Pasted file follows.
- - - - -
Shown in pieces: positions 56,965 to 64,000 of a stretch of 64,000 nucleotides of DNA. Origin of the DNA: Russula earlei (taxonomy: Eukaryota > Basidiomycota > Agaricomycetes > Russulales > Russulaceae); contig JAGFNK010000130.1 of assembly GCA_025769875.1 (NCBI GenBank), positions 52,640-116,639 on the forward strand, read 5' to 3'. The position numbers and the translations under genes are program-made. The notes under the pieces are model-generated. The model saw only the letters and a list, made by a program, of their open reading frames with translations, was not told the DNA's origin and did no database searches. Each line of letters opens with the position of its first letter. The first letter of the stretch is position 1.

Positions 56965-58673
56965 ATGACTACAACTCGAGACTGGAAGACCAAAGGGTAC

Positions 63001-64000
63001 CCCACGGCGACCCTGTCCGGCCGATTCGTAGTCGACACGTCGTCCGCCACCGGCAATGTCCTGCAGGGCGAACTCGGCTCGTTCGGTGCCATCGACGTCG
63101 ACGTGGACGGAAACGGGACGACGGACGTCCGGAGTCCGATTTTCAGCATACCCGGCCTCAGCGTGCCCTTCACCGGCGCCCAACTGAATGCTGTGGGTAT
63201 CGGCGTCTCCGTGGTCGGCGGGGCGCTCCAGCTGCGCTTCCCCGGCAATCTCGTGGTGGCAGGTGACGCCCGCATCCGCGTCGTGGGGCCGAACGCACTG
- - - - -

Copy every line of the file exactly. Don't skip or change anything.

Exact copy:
Shown in pieces: positions 56,965 to 64,000 of a stretch of 64,000 nucleotides of DNA. Origin of the DNA: Russula earlei (taxonomy: Eukaryota > Basidiomycota > Agaricomycetes > Russulales > Russulaceae); contig JAGFNK010000130.1 of assembly GCA_025769875.1 (NCBI GenBank), positions 52,640-116,639 on the forward strand, read 5' to 3'. The position numbers and the translations under genes are program-made. The notes under the pieces are model-generated. The model saw only the letters and a list, made by a program, of their open reading frames with translations, was not told the DNA's origin and did no database searches. Each line of letters opens with the position of its first letter. The first letter of the stretch is position 1.

Positions 56965-58673
56965 ATGACTACAACTCGAGACTGGAAGACCAAAGGGTAC

Positions 63001-64000
63001 CCCACGGCGACCCTGTCCGGCCGATTCGTAGTCGACACGTCGTCCGCCACCGGCAATGTCCTGCAGGGCGAACTCGGCTCGTTCGGTGCCATCGACGTCG
63101 ACGTGGACGGAAACGGGACGACGGACGTCCGGAGTCCGATTTTCAGCATACCCGGCCTCAGCGTGCCCTTCACCGGCGCCCAACTGAATGCTGTGGGTAT
63201 CGGCGTCTCCGTGGTCGGCGGGGCGCTCCAGCTGCGCTTCCCCGGCAATCTCGTGGTGGCAGGTGACGCCCGCATCCGCGTCGTGGGGCCGAACGCACTG